Tubeless sealant and valve stem

orraloon
orraloon Posts: 12,677
edited August 2018 in Workshop
Numpty question from 1st season user of tubeless setup.

Is it better to store bike wheels with valves in the 12 o'clock position?

Cleaned out valve stem 2 weeks ago, waggling a sharp stick inside to clean out the gap. Was blocked so could not inflate. Tyre had liquid sealant inside, evidenced by small seepage around rim when deflated. Topped up anyway as valve core was out.

This morning find the valve is blocked up again. Had not ridden this bike for a week.

So would it help if I remembered to leave the bike with the valves at the top?

Comments

  • orlok
    orlok Posts: 89
    orraloon wrote:
    Numpty question from 1st season user of tubeless setup.

    Is it better to store bike wheels with valves in the 12 o'clock position?

    Cleaned out valve stem 2 weeks ago, waggling a sharp stick inside to clean out the gap. Was blocked so could not inflate. Tyre had liquid sealant inside, evidenced by small seepage around rim when deflated. Topped up anyway as valve core was out.

    This morning find the valve is blocked up again. Had not ridden this bike for a week.

    So would it help if I remembered to leave the bike with the valves at the top?
    I believe it's the best thing to do, store the wheel with the valve at 12 o'clock position, at least I do it too.!
    There will be always a moment of tailwind.Pinarello F8/10 - Ultegra 8000 Di2 - Carbonspeed C50 UST - Tubeless
  • cycleclinic
    cycleclinic Posts: 6,865
    What sealant, Stans race perhaps. They say that blocks valves and Stans does not lie, it does.
    http://www.thecycleclinic.co.uk -wheel building and other stuff.
  • Nick Payne
    Nick Payne Posts: 288
    I use orange seal and I store wheels/park bikes with the valves at six o'clock. The valves don't clog up - I've had the same valve cores in there for a long time, removing the cores every few months for either additional sealant or when tyre needs replacing, and the cores are still fine.
  • orraloon
    orraloon Posts: 12,677
    What sealant, Stans race perhaps. They say that blocks valves and Stans does not lie, it does.
    Hi Malcolm. It's yours! The Effetto caffelatex sealant. The blockage is forming where the valve base bit (whatever is the right name for that) goes through rim, not in the valve stem tube itself. The valve itself is clean. Oh and seems, so far... to be the front wheel only.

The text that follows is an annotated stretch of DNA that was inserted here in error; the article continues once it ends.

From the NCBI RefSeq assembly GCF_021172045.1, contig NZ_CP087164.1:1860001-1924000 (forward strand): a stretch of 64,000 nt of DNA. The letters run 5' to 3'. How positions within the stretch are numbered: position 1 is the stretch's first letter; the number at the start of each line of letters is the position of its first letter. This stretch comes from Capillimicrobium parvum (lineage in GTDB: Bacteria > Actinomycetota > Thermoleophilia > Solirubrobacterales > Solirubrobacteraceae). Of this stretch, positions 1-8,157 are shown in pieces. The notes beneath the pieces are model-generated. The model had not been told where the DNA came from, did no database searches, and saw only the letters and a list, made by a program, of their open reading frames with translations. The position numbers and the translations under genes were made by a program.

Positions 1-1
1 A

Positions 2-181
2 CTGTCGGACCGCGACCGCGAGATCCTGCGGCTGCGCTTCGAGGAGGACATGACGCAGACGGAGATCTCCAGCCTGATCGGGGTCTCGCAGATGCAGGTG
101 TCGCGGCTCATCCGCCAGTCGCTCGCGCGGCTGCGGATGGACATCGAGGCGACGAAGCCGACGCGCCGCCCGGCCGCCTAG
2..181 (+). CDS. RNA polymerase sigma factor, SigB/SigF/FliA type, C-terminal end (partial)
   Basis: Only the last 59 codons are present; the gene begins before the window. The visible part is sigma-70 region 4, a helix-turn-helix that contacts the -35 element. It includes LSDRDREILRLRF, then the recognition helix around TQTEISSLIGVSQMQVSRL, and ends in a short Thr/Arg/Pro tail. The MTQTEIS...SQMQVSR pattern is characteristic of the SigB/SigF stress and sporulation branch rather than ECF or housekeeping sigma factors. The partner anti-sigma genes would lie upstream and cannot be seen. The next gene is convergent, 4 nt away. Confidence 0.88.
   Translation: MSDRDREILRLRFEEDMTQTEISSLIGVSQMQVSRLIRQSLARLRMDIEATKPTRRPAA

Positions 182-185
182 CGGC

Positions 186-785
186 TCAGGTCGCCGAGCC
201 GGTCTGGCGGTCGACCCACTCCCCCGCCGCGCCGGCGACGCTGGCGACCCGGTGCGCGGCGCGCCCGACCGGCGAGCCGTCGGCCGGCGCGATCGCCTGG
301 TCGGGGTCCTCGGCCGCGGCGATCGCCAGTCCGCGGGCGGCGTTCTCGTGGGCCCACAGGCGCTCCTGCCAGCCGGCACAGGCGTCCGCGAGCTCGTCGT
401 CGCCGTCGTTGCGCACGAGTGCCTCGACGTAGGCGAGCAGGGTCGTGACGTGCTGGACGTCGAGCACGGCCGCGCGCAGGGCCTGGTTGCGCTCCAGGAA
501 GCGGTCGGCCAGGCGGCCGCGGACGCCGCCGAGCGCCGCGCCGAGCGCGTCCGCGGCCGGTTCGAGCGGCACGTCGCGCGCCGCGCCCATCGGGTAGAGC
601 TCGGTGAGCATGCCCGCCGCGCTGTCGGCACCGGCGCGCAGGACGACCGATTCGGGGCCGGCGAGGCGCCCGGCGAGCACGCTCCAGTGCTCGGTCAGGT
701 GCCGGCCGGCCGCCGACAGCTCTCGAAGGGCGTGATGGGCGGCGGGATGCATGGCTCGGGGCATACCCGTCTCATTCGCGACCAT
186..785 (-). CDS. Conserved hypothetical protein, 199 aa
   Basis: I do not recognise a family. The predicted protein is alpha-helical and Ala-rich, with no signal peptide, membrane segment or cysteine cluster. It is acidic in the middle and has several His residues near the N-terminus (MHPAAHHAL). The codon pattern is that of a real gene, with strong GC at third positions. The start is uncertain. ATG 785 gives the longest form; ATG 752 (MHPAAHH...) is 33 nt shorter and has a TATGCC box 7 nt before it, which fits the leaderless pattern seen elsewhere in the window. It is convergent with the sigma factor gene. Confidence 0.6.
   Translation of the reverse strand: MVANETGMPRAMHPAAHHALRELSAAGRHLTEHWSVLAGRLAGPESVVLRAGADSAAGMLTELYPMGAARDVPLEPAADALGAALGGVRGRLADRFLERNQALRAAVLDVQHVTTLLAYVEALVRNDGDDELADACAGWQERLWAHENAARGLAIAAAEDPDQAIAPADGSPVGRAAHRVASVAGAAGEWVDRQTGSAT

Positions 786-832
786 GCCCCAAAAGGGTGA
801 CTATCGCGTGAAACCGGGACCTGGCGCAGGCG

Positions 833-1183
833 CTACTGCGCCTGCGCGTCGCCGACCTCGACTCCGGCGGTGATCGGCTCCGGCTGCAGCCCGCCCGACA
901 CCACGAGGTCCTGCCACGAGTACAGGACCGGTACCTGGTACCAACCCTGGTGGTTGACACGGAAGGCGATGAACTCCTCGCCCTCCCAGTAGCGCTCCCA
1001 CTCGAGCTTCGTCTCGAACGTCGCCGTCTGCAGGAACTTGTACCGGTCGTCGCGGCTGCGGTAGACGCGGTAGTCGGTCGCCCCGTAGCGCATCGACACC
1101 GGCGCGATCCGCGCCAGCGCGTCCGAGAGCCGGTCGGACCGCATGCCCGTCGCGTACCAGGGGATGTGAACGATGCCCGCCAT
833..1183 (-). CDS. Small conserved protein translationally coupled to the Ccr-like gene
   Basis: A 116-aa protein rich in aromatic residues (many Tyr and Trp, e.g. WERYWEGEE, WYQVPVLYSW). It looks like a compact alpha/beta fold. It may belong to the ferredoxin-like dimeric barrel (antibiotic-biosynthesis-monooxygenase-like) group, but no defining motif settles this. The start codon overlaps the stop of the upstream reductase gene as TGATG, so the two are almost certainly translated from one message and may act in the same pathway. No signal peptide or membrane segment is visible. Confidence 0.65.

Will try leaving wheels valve-up, see if makes difference.
  • StillGoing
    StillGoing Posts: 5,211
    Surely you'd store with the valve at anything from 4-8 o'clock so that fluid drains out of the valve stem. With it at 12 o'clock, it'll just settle in the stem.
    I ride a bike. Doesn't make me green or a tree hugger. I drive a car too.
  • zefs
    zefs Posts: 484
    I don't think the sealant will clog the valve at 12 o'clock, which is the recommendation. The sealant doesn't have the height within the wheel to overpass the valve and clog it. Some sealant will get on the valve with road bumps (my guess) which is normal. On my setup the nut sometimes become stuck and doesn't unscrew but if you wiggle it it gets unstuck easily.

    Because you use Caffelatex, which works a bit different it's recommended by the company to not mix it with other sealants and to not inflate with the valve at 6 o'clock with a compressor which can dry it out.

    Which valves are you using? Maybe too much sealant?
  • The Rookie
    The Rookie Posts: 27,812
    Maybe the valve is leaking slightly and the escaping air is carrying the sealant into it. I had that once, the removable core wasn't quite sealing.

    It shouldn't set if its in the wheel and tyre so valve location shouldn't matter, but as above at 12 o clock it can't drain any sealant out but will sit on the back of the core ripe for blocking it, while at 6 o'clock it should be well clear of the sealant, so any position BUT 12 o'clock sounds better!
    Currently riding a Whyte T130C, X0 drivetrain, Magura Trail brakes converted to mixed wheel size (homebuilt wheels) with 140mm Fox 34 Rhythm and RP23 suspension. 12.2Kg.
  • orraloon
    orraloon Posts: 12,677
    Thanks for the inputs. No mixing of different sealants. No CO2s or the like. Might be excess sealant.

    Valve core and stem tube seem clean. If valve was leaking, would expect sealant traces present on the valve core. Seems like a skin is forming across the base. Remove valve, tyre stays inflated. Press a sharp stick, cocktail stick style, in, get slight hiss, remove, hiss stops. Using a blunt end metal drill bit, blunt end in first, of correct diameter, appears to dislodge / break the blockage, tyre deflates. Pump it back up.

    What I should do is remove tyre, clean it all out, and start again. Sort of goes against the model of tubeless tyre never comes off until time to replace, but hey ho. In meantime I'll see if parking up / down / sideways makes any difference.
  • The Rookie
    The Rookie Posts: 27,812
    Must be more than a thin skin if a track pumps circa150psi (less existing tyre pressure) can't blow through it!
    I wonder if there is a 'blob' in there attached at the valve and when you open the valve the airflow moves it into the stem so it plugs it. All you do is push it clear and then it comes back in again.
    Currently riding a Whyte T130C, X0 drivetrain, Magura Trail brakes converted to mixed wheel size (homebuilt wheels) with 140mm Fox 34 Rhythm and RP23 suspension. 12.2Kg.
  • zefs
    zefs Posts: 484
    Forgot to mention, you must not overtighten the ring that touches the rim because the more you tighten it it pulls the plastic from the valve and can damage it which can then cause a leak.